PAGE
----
Studies from different countries also support the idea of a strong genetic basis for the Big Five personality traits (Riemann et al., 1997; Yamagata et al., 2006).


    Differences in the Big Five personality traits between genders have been observed, but these differences are small compared to differences between individuals within the same gender.

    Costa et al. (2001) gathered data from over 23,000 men and women in 26 countries. They found that “gender differences are modest in magnitude, consistent with gender stereotypes, and replicable across cultures” (p. 328).

    Women reported themselves to be higher in Neuroticism, Agreeableness, Warmth (a facet of Extraversion), and Openness to Feelings compared to men. Men reported themselves to be higher in Assertiveness (a facet of Extraversion) and Openness to Ideas.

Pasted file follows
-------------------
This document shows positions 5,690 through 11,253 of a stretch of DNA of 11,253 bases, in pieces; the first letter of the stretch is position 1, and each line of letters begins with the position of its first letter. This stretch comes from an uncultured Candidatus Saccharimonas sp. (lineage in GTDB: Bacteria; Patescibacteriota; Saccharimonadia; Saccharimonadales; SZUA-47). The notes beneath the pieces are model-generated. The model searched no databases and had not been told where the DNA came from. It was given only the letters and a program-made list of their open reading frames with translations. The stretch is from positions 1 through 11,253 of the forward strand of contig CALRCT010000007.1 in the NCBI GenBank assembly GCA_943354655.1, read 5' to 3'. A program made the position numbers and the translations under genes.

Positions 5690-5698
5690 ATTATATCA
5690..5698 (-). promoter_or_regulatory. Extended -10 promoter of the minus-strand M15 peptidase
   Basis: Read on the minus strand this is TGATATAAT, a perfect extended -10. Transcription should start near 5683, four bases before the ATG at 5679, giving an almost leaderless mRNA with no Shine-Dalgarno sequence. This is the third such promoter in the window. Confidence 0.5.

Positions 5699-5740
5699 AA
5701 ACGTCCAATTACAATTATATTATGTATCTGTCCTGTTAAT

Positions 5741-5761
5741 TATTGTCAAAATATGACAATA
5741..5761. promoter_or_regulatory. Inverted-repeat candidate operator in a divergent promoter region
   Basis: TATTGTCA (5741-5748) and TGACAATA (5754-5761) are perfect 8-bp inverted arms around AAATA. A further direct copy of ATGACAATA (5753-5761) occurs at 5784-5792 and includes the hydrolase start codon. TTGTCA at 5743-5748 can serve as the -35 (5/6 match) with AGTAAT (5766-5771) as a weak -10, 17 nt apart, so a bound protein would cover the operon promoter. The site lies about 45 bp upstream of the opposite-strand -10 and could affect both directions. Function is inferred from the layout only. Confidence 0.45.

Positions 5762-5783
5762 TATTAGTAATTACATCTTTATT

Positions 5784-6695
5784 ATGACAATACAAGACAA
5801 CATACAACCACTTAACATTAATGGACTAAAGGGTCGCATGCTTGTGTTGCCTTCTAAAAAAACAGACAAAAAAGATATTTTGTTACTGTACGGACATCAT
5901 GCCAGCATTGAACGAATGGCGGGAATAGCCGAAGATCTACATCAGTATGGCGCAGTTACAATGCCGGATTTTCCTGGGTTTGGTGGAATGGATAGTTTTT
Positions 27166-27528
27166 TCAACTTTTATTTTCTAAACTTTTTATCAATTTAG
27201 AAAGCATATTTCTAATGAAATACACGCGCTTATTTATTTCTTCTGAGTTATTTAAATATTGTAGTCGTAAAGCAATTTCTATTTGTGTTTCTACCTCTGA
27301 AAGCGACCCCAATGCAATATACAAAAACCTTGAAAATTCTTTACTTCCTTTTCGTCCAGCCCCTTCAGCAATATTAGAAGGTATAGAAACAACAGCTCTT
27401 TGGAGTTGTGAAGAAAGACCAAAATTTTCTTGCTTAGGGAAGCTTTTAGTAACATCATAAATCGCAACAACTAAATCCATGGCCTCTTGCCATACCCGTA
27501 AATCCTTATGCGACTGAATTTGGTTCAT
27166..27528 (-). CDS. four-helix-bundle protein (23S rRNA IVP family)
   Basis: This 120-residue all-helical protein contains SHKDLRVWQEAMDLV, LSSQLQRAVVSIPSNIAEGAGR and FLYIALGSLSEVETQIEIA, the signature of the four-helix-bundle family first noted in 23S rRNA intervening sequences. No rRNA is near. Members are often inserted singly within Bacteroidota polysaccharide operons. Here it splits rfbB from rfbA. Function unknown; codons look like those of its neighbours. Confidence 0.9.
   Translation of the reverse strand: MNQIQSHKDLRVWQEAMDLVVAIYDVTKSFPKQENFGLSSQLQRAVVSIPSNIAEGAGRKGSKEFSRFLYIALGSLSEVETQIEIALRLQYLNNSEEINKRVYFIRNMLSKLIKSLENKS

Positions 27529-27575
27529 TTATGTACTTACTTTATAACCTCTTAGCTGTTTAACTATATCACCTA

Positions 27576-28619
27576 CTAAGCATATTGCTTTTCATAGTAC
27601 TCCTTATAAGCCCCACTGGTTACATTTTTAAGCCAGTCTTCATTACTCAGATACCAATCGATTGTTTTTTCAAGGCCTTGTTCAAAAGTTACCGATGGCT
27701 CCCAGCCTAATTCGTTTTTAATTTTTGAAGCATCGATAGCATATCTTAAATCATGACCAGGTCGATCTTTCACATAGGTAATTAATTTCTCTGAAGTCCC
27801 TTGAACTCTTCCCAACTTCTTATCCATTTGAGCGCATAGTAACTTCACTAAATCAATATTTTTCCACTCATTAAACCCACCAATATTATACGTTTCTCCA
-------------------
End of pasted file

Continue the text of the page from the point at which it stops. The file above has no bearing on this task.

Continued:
Another interesting finding was that bigger gender differences were reported in Western, industrialized countries. Researchers proposed that the most plausible reason for this finding was attribution processes.

    They surmised that actions of women in individualistic countries would be more likely to be attributed to her personality whereas actions of women in collectivistic countries would be more likely to be attributed to their compliance with gender role norms.


    Behavioral Outcomes

    Relationships

    In marriages where one partner scores lower than the other on agreeableness, stability, and openness, there is likely to be marital dissatisfaction (Myers, 2011).

    Health

    Neuroticism seems to be a risk factor for many health problems, including depression, schizophrenia, diabetes, asthma, irritable bowel syndrome, and heart disease (Lahey, 2009).

    People high in neuroticism are particularly vulnerable to mood disorders such as depression. Low agreeableness has also been linked to higher chances of health problems (John & Srivastava, 1999).